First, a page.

Life was peaceful here. Life was so . . . safe. Here He had spent countless hours of contentment. On this dirt floor He had played as a toddler while His father worked. Here Joseph had taught Him how to grip a hammer. And on this workbench He had built His first chair.

I wonder what He thought as He took one last look around the room. Perhaps He stood for a moment at the workbench looking at the tiny shadows cast by the chisel and shavings. Perhaps He listened as voices from the past filled the air.

"Good job, Jesus."

"Joseph, Jesus - come and eat!"

"Don't worry, sir, we'll get it finished on time. I'll get Jesus to help me."

I wonder if He hesitated. I wonder if His heart was torn. I wonder if He rolled a nail between His thumb and fingers, anticipating the pain. It was in the carpentry shop that He must have given birth to His thoughts. Here concepts and convictions were woven together to form the fabric of His ministry.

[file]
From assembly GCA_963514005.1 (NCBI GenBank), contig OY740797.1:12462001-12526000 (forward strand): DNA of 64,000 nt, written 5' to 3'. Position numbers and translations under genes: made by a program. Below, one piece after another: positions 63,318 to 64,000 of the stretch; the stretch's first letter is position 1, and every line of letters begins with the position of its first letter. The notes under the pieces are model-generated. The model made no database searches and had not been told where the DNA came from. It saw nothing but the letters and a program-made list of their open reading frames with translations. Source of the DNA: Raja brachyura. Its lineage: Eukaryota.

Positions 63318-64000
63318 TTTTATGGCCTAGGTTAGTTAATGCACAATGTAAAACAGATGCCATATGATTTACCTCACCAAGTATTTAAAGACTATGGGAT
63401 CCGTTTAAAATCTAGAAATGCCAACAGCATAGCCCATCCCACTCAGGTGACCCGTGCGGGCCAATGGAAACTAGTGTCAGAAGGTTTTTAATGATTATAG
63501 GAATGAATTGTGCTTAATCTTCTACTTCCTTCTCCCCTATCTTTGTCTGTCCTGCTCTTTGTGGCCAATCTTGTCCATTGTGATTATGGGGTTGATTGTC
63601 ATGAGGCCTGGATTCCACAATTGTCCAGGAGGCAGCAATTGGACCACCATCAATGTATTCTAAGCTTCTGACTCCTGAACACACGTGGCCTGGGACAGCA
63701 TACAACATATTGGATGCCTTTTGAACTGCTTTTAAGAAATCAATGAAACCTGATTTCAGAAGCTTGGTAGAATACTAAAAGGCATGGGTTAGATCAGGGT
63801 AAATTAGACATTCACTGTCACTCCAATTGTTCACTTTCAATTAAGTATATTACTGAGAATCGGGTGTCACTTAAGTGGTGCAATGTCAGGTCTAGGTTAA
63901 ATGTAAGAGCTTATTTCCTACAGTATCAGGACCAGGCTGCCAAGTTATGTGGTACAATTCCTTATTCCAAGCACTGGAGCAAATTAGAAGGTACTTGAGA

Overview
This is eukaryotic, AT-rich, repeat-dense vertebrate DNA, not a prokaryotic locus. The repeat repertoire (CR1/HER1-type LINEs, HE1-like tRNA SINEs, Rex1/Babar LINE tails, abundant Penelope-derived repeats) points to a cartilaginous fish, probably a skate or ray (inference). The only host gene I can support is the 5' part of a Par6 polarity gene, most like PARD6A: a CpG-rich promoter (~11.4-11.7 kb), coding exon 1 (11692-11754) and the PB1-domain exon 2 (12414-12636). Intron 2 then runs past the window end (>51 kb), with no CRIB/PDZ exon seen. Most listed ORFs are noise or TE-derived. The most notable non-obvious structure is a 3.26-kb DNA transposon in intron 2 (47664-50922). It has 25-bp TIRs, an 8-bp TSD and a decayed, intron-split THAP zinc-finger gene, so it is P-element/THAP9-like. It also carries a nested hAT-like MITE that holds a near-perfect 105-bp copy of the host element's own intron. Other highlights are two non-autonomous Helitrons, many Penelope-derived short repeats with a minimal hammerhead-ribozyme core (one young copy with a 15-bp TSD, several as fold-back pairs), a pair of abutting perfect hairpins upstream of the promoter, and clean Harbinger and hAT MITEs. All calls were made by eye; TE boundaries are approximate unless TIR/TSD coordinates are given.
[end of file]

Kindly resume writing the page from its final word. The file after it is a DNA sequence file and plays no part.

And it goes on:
You can almost see the tools of His trade in His words as He spoke. You can see the trueness of a plumb line as He called for moral standards. You can hear the whistle of the plane as He pleads for religion to shave away unnecessary traditions. You can picture the snugness of a dovetail as He demands loyalty in relationships. You can imagine Him with a pencil and a ledger as He urges honesty.

It was here that His human hands shaped the wood His divine hands had created. And it was here that His body matured while His Spirit waited for the right moment, the right day.

And now that day had arrived. It must have been difficult to leave. After all, life as a carpenter hadn't been bad. It wasn't bad at all. Business was good. The future was bright and His work was enjoyable. In Nazareth He was known only as Jesus, the son of Joseph. You can be sure He was respected in the community. He was good with His hands. He had many friends. He was a favorite among the children. He could tell a good joke and had a habit of filling the air with contagious laughter.